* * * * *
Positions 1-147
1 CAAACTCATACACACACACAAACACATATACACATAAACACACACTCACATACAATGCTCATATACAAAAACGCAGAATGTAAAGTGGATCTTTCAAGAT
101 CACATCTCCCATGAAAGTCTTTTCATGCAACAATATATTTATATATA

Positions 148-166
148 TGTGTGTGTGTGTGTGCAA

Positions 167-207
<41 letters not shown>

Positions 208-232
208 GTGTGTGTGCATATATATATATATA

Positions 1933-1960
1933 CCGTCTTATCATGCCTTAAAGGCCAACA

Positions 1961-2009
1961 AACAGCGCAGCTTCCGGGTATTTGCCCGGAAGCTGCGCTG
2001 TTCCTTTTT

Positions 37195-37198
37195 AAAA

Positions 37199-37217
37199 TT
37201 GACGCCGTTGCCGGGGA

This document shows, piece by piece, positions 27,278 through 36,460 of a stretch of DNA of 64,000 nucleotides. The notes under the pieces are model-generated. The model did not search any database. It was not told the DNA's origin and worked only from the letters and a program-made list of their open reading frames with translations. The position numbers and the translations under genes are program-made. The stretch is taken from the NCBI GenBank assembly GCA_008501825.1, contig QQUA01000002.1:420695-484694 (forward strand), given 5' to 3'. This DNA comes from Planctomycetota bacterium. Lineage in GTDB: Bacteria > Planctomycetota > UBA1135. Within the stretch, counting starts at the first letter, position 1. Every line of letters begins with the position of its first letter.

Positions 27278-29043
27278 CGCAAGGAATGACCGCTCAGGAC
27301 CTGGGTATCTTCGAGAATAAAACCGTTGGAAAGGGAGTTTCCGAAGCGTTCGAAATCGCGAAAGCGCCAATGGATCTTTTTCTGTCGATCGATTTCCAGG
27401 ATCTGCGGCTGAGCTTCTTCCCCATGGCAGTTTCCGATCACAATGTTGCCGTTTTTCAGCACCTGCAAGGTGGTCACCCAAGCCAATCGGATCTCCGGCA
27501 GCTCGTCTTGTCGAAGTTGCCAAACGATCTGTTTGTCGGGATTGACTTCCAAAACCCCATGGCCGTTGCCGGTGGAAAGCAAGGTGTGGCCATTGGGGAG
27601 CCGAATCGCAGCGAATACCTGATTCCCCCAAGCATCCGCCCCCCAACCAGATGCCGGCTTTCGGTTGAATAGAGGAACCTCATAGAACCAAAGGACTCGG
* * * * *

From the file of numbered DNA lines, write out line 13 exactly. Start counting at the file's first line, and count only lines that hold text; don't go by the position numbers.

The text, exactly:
1961 AACAGCGCAGCTTCCGGGTATTTGCCCGGAAGCTGCGCTG